5 Quick Tips for Web Scraping in Python
Whether for work or for fun, web scraping is a critical skill that every data scientist should have in their arsenal. It opens the door to an immeasurable amount of data beyond the restrictions of what you can find on Kaggle or other open data websites. But the best part is that when you gain the ability to scrape efficiently and autonomously at a small scale, you will easily be able to translate that to larger scraping projects.
Using these tips, I’ve gone from scraping ~1000 Amazon reviews for sentiment analysis to scraping ~30,000 COVID-19 news articles for a study on government-citizen engagement during a pandemic. Note that I do my scraping using the Selenium library in Python.
Tip 1-Define Your Requirements
Stop. Don’t open your IDE. Close all your open tabs on web scraping tutorials. First and foremost, ask yourself: “what information do I want to scrape?”. For instance, when I scraped Amazon reviews, I decided early on that I wanted to collect three variables: (1) Product name, (2) Product price and (3) Reviews. You won’t always need many variables to do analysis. With some basic feature transformations, you can turn “Reviews” into “Number of Reviews” (per product), “positivity rate” (VADER sentiment analysis), etc.
Tip 2-Analyze the Website Structure
Now that you’ve defined the information you need, it’s time to open the website. Start by going to the homepage. Examine the buttons and features of the website. Note down how navigation works on the site (i.e. which page does this button take me?). Next, try identifying where the information you need is listed on the site. Usually, you’ll find that the information you need is scattered in different webpages. For my case, product names and prices were found on their respective product pages while reviews were found on a separate reviews page linked to its associated product page.
I’ll give you a practical example below:
Now you need to figure out how to get to each webpage. Once you figure out how to link the pages, you’ve got yourself a plan. You’ll encounter many intermediary pages between each relevant page. My scraping plan looked like this:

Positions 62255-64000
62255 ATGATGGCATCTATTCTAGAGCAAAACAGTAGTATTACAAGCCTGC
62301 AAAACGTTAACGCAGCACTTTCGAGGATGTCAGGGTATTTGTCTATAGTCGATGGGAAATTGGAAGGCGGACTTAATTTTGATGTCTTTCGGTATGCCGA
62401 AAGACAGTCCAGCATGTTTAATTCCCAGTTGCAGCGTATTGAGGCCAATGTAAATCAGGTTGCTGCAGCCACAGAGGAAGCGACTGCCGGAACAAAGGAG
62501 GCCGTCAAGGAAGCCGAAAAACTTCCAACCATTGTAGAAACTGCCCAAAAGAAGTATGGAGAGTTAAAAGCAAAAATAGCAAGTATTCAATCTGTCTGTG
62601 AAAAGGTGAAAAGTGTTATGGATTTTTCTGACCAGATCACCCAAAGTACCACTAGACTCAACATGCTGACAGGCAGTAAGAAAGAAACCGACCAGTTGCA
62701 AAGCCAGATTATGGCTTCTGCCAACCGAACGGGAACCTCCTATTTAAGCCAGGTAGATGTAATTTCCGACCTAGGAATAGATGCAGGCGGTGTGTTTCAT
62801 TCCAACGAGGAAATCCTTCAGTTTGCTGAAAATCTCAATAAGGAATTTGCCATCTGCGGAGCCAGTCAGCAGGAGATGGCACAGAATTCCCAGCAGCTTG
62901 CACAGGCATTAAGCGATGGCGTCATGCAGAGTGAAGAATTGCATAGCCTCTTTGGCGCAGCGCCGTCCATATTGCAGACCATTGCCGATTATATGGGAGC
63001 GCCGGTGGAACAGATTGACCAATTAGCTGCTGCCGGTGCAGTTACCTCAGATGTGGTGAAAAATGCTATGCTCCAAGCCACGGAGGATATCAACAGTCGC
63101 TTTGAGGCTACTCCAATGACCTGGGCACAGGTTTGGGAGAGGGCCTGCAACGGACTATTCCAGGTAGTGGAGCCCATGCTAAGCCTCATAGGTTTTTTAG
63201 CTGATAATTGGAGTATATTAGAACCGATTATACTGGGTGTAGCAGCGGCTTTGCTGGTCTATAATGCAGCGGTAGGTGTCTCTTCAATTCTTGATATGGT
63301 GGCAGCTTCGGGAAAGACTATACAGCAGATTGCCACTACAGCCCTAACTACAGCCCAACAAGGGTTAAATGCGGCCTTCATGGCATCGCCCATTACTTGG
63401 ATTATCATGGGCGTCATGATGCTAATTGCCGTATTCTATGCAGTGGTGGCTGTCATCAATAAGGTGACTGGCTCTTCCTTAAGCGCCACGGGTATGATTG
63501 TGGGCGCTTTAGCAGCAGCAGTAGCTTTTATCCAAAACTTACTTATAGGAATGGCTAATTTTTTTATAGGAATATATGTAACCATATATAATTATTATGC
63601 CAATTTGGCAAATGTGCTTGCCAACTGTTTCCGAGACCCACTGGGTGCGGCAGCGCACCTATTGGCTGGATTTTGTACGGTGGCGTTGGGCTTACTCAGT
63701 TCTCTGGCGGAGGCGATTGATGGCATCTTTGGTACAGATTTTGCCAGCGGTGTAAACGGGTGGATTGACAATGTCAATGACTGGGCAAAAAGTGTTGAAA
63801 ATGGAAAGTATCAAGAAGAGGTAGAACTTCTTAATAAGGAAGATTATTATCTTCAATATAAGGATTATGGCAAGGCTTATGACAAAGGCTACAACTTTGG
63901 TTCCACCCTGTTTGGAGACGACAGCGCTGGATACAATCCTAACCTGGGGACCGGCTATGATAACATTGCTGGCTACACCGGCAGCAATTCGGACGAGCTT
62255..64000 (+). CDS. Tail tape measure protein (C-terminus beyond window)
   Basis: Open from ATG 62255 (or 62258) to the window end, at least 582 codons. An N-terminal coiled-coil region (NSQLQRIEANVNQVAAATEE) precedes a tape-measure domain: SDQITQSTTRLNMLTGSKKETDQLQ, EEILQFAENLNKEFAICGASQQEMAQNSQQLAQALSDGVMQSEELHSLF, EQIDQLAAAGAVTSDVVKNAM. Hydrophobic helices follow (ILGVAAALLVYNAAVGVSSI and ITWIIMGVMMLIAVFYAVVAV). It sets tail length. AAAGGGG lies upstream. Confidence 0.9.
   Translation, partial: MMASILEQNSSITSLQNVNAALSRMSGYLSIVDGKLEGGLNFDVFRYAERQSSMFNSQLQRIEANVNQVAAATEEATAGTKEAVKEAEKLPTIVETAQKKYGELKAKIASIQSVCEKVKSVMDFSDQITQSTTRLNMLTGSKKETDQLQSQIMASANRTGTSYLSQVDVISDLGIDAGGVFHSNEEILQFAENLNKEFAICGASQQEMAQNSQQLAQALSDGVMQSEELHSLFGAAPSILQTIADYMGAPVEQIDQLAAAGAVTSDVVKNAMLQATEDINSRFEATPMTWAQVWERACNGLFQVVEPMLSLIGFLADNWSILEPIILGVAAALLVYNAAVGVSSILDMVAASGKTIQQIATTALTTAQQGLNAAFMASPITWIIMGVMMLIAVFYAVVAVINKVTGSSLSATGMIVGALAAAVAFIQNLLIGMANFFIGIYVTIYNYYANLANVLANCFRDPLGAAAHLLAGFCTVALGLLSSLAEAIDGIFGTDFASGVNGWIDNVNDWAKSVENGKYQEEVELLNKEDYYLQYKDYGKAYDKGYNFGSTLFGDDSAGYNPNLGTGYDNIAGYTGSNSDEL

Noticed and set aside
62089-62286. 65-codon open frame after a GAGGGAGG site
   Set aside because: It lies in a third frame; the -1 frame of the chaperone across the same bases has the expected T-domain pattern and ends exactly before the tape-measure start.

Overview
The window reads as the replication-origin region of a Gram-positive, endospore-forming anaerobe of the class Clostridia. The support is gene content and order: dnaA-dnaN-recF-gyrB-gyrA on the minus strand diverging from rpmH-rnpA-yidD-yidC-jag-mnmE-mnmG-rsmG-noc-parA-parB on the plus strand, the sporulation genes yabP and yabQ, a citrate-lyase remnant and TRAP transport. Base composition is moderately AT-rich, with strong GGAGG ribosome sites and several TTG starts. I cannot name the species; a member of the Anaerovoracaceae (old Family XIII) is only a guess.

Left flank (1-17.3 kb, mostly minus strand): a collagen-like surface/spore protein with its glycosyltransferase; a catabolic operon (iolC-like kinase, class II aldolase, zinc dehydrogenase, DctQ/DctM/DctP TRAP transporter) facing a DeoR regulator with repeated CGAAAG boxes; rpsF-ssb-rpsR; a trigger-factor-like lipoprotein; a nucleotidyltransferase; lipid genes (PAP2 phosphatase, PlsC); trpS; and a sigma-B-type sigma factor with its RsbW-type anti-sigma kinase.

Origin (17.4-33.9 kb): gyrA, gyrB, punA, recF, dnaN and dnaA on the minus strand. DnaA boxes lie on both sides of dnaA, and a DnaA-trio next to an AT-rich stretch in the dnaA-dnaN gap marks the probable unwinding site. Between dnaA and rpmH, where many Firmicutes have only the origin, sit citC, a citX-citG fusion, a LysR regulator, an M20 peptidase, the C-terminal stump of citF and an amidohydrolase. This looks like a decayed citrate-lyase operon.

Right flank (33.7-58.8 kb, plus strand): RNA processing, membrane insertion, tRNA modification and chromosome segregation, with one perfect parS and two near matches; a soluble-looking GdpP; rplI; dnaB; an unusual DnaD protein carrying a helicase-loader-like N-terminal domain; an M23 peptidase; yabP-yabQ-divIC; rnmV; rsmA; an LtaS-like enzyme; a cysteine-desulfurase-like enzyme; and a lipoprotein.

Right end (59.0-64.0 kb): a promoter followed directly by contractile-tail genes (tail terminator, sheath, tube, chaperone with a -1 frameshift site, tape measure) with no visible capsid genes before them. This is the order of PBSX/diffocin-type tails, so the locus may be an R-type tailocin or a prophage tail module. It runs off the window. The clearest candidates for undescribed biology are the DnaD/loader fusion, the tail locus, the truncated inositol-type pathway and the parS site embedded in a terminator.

Step 1: Go to the Amazon homepage.
Step 2: Search for product brand (leads to results page).
Step 3: Results page holds links to multiple product pages. Scrape all these links and store in a file.
Step 4: Iteratively open each link in the file. Scrape product name and price. Click the “see all reviews” button (opens reviews page).
Step 5: Scrape all reviews.
Tip 3-Understand URLs
URLs hold a wealth of information. For example, I managed to filter out duplicate entries in my data because I knew that one component of an Amazon product URL was the product’s unique identifier, known as ASIN (Amazon Standard Identification Number).
Besides that, URLs provide an alternative strategy to button clicks for linking webpages. If you ever get stumped trying to locate or click a particular button that links webpages, try comparing the URLs between the webpages. One of the commonalities between different websites is that going from the first results page to the next can be done by appending something similar to “&page=n” to the end of the URL, whereby n represents page 2, 3…onwards.
Tip 4-Don’t Jumble Your “Waits”
In general, you have implicit waits and explicit waits. When you code an explicit wait, you define how long the program should wait until a condition is met. On the other hand, an implicit wait tells the web driver to wait for a user-defined length of time before throwing an exception.
One of the trickiest issues to troubleshoot is when your programs fails to timeout even after exceeding your specified wait duration. This is usually due to unknowingly mixing implicit and explicit waits.
The following resources are good if you intend to use Selenium:
Tip 5-Choose Strategic Locators
Although there aren’t any hard and fast rules for which element locator types you should choose (e.g. Xpath, CSS, ID, etc.), you should bear in mind a few key points:
- CSS tends to be faster than Xpath in most browsers.
- If ID is one of the options, use it.
- Some locators can point to multiple elements if not written completely. Make sure your locator points to the exact element.
- Use a browser extension such as Ranorex Selocity to help locate elements.
*Bonus Tip-Follow My Tutorial
If all else fails, read my tutorial.
Now go ahead, reopen all those closed tabs and get coding. Once you get the hang of it, you’ll be extracting customized data to your heart’s content. If you found this article useful, it would be great help if you could leave some claps. I’d love to hear your thoughts for my own learning, so feel free to respond with some opinions and tips! Thank you for reading!